The Hokkaido is a dog of noteworthy endurance and dignity. His temperament is faithful, docile, very alert and bold.

Daily Care

Grooming Tips

The Hokkaido is a fairly self-managed breed. The natural oils on their skin and coat help to keep them clean and dry despite unfavorable weather conditions. No trimming or shaving of their fur is required or recommended, just regular brushing to remove dead fur and keep the coat healthy.
Hokkaido blow their undercoat roughly twice yearly. During this time, a bath and frequent brushing to remove the dead fur are necessary. Their nails should be trimmed regularly to avoid overgrowth and cracking. Teeth should be brushed regularly.

Exercise Tips

The Hokkaido is a very active breed with high needs for exercise. These dogs were developed for hunting, so they have excellent stamina. This breed requires at least an hour of vigorous exercise per day and will appreciate having a fenced yard in which to run. He may also do well in dog sports.

Feeding Tips

As a medium-to-large breed, you can feed your Hokkaido a high-quality adult dog food that is rich in protein with plenty of healthy fats for energy.
You might consider a working breed formula if your dog is very active or a large-breed formula if he weighs more than 50 pounds.

Health Tips

Generally speaking, the Hokkaido is a healthy breed with no known inherited health problems. These dogs are, however, prone to certain conditions including hypodontia, elbow dysplasia, hip dysplasia, cryptorchidism, and collie eye anomaly (CEA).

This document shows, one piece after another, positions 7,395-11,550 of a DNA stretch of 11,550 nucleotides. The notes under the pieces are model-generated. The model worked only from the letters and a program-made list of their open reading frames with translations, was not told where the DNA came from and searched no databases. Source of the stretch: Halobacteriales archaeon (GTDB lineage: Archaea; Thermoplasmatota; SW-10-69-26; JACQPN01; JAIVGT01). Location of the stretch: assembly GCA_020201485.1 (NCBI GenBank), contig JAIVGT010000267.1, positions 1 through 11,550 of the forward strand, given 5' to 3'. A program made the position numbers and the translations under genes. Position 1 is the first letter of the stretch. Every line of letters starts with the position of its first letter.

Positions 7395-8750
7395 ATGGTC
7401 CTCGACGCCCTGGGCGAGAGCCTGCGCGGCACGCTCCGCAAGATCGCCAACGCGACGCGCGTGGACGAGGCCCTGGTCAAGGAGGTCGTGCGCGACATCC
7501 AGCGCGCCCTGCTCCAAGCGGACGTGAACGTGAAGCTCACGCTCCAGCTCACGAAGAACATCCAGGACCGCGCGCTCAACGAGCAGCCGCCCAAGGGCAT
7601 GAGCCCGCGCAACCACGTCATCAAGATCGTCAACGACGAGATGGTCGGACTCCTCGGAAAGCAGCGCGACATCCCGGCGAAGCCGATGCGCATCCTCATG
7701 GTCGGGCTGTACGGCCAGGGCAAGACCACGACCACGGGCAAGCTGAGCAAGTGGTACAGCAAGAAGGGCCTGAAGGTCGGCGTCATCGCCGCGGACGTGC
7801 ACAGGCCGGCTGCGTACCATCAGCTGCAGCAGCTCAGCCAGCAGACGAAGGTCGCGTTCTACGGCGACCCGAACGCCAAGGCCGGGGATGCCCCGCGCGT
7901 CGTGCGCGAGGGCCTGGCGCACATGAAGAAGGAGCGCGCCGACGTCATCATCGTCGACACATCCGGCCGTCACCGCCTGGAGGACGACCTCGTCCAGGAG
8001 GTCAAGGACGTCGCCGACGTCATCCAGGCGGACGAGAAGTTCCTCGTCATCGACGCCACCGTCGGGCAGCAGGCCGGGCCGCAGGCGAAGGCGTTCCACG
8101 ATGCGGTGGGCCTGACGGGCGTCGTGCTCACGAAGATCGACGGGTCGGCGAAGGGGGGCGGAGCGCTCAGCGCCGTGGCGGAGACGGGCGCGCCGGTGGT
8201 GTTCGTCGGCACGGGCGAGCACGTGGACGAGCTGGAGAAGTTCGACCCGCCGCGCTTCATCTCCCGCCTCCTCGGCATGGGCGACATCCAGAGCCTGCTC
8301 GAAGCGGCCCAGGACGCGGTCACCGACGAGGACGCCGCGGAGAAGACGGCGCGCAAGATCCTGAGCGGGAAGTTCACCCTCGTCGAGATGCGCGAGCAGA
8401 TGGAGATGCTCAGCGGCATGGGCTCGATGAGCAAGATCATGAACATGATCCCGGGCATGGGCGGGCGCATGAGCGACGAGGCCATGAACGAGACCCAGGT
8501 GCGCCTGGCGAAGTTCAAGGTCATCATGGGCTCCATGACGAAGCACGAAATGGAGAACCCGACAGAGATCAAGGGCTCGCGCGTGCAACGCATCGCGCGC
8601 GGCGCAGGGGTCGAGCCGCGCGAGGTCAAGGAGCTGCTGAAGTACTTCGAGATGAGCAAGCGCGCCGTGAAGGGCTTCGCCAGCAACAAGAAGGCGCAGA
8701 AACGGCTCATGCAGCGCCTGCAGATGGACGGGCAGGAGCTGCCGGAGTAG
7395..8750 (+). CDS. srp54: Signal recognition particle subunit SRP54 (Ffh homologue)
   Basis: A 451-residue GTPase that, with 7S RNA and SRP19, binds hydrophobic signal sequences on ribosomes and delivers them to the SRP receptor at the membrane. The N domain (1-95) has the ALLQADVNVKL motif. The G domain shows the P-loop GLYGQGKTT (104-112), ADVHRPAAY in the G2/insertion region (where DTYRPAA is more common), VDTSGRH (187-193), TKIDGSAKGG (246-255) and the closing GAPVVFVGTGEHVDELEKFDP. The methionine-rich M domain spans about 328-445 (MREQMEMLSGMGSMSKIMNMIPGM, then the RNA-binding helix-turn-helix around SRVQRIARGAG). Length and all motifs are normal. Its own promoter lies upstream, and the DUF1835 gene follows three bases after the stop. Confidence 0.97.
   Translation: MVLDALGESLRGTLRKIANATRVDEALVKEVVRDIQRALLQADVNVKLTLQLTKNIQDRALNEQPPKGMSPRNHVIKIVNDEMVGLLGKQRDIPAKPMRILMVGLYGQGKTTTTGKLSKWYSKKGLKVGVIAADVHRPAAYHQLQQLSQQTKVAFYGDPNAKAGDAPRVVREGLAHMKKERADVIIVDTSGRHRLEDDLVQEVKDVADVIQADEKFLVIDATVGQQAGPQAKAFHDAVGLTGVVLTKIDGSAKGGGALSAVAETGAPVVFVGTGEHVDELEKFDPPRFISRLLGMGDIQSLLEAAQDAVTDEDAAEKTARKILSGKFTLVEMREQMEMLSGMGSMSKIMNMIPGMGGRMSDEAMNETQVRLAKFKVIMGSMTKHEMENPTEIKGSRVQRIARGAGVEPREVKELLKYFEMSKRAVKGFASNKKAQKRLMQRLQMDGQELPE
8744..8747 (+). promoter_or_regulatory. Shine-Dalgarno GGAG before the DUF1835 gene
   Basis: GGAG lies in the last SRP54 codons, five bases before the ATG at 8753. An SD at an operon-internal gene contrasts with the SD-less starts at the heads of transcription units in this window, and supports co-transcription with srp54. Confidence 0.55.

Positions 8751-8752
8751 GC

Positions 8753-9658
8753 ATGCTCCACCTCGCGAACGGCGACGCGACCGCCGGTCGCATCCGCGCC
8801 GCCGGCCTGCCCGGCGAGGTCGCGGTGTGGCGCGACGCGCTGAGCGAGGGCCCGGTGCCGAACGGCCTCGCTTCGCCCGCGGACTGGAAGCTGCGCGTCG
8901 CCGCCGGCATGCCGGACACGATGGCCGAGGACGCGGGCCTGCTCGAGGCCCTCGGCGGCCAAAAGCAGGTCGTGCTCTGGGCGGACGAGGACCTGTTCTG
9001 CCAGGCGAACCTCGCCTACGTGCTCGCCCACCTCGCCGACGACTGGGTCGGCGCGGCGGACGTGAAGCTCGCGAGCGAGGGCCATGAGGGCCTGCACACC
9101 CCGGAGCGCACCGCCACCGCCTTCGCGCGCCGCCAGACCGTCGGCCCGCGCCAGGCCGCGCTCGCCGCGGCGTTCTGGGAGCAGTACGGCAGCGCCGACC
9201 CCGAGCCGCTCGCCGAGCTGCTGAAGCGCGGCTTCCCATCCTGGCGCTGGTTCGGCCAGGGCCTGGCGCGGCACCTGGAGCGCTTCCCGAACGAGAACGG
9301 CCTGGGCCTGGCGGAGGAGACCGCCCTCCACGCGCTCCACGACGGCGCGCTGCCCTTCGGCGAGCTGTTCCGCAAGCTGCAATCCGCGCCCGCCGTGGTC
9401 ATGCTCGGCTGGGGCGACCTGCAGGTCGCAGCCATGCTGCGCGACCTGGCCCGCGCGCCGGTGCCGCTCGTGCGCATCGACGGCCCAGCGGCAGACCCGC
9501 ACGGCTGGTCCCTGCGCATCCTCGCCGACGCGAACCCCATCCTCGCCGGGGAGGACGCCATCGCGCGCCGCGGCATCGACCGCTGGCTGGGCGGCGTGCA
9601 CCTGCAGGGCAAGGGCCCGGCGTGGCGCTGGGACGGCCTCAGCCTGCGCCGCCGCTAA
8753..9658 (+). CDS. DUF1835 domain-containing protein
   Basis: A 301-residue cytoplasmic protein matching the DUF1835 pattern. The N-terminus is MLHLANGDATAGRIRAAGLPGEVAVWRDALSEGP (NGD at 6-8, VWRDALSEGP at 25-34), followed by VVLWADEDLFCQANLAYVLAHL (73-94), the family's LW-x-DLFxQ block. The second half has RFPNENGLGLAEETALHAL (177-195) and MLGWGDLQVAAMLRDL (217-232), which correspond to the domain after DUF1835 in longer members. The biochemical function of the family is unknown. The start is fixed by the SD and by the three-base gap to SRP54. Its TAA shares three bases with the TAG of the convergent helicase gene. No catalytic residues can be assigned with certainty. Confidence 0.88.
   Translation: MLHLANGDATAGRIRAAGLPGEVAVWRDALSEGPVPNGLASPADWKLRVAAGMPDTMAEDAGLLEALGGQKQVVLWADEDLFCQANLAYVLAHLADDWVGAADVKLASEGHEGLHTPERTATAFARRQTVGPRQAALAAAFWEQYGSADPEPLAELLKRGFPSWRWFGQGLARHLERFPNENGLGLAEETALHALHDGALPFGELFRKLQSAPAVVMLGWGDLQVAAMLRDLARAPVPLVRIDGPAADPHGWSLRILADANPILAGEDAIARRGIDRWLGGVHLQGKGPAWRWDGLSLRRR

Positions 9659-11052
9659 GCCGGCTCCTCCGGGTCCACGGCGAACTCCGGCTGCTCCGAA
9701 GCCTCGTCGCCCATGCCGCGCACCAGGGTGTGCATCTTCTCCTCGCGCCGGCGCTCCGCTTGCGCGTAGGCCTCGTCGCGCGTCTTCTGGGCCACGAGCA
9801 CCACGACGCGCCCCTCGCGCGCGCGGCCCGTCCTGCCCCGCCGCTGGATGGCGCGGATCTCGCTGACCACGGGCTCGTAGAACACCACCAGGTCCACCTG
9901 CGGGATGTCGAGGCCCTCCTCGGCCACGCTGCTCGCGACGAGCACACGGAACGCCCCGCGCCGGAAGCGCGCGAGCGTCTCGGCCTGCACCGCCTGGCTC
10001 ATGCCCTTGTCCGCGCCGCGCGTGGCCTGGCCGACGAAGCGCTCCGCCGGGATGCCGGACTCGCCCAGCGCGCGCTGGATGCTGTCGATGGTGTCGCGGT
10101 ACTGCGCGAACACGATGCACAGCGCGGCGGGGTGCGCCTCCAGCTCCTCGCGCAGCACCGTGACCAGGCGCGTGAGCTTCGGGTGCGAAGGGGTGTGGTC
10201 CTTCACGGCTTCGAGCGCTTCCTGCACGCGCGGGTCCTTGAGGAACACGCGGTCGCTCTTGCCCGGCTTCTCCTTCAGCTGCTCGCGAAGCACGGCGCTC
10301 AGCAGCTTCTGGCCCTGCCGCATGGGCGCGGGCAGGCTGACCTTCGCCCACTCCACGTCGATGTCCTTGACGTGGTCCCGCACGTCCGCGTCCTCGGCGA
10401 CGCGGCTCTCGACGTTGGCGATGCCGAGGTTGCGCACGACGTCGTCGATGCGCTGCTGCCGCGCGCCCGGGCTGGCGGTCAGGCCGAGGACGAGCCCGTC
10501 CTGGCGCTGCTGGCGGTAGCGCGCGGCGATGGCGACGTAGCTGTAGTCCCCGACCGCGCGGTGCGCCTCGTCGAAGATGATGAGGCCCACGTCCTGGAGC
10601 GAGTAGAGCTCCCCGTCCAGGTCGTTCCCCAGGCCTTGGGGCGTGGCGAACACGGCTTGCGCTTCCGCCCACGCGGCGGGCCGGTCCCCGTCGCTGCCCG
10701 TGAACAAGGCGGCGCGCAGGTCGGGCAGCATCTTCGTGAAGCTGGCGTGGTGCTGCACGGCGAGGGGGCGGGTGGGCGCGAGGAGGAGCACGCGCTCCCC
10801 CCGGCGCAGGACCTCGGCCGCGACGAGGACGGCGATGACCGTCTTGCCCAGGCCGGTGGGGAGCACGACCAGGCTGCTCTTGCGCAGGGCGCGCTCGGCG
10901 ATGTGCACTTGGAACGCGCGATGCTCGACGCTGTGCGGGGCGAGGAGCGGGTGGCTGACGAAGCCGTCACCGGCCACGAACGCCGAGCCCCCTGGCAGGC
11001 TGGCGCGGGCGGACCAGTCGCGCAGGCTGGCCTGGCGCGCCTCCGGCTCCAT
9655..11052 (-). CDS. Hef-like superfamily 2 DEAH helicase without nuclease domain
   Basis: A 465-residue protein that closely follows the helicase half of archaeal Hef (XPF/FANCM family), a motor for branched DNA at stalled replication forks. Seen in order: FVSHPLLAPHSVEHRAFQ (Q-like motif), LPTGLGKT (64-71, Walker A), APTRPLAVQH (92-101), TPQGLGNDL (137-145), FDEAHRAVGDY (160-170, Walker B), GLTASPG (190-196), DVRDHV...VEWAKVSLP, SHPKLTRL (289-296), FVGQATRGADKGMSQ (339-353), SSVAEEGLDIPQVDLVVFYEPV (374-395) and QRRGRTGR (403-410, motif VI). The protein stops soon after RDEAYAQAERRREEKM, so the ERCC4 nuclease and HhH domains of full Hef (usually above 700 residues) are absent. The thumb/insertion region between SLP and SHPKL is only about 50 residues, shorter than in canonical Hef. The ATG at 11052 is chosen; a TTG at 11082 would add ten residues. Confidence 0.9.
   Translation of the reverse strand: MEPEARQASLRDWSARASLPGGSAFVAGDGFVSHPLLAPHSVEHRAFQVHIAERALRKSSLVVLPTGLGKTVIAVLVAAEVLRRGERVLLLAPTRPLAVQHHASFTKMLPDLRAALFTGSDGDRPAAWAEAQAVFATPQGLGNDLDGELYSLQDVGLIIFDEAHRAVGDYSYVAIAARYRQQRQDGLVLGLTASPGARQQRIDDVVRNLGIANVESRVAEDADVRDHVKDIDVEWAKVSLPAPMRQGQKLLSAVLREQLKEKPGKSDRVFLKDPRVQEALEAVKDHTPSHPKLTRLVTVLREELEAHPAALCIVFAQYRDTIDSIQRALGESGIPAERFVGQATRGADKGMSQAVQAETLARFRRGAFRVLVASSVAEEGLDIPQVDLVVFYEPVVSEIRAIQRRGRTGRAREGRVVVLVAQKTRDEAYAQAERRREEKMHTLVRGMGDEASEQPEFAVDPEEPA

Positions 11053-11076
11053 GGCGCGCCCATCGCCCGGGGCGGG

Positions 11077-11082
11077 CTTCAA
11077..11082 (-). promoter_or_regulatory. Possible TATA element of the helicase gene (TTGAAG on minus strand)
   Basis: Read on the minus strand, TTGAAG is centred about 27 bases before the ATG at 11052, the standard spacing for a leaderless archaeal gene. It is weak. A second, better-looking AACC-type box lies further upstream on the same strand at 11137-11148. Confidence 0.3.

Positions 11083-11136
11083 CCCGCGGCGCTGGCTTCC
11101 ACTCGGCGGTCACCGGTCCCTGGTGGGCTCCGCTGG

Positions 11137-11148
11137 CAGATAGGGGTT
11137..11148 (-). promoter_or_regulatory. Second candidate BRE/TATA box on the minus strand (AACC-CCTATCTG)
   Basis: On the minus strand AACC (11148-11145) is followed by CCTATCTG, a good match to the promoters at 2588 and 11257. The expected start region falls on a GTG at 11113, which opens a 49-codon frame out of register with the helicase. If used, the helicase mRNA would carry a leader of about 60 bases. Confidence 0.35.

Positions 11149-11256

The Hokkaido has a stubborn streak that makes him a challenge to train. An experienced dog owner will be firm and consistent in training, which is exactly what the breed needs.
These dogs are fearless in their pursuit of game and they are extremely loyal and devoted to their family. In order to understand his role in the family, however, he needs constant training. It is best to incorporate training into his exercise as well, to reinforce your role as the leader.


The Hokkaido is one of the oldest of the six native Japanese spitz breeds. They are said to have originated from medium-sized Japanese dogs that accompanied the Ainu people from Honshu (the main island of Japan) to Hokkaido during the Kamakura era in the 1140s, when exchanges were developing between Hokkaido and the Tohoku District.
Over time, the Ainu people and their dogs adapted to survive the severely cold winter climate and rugged landscape. The dogs were revered by the Ainu people for their devout loyalty, bravery, and large game hunting ability.The Hokkaido was classified as a Living Natural Monument by the government of Japan in 1937. There are two main breed registries, the Hokkaido Ken Hozonkai (Hokkaido Dog Preservation Society) and the Hokkaido Ken Kyokai (Hokkaido Dog Association). Almost no Hokkaido are registered outside of these two clubs.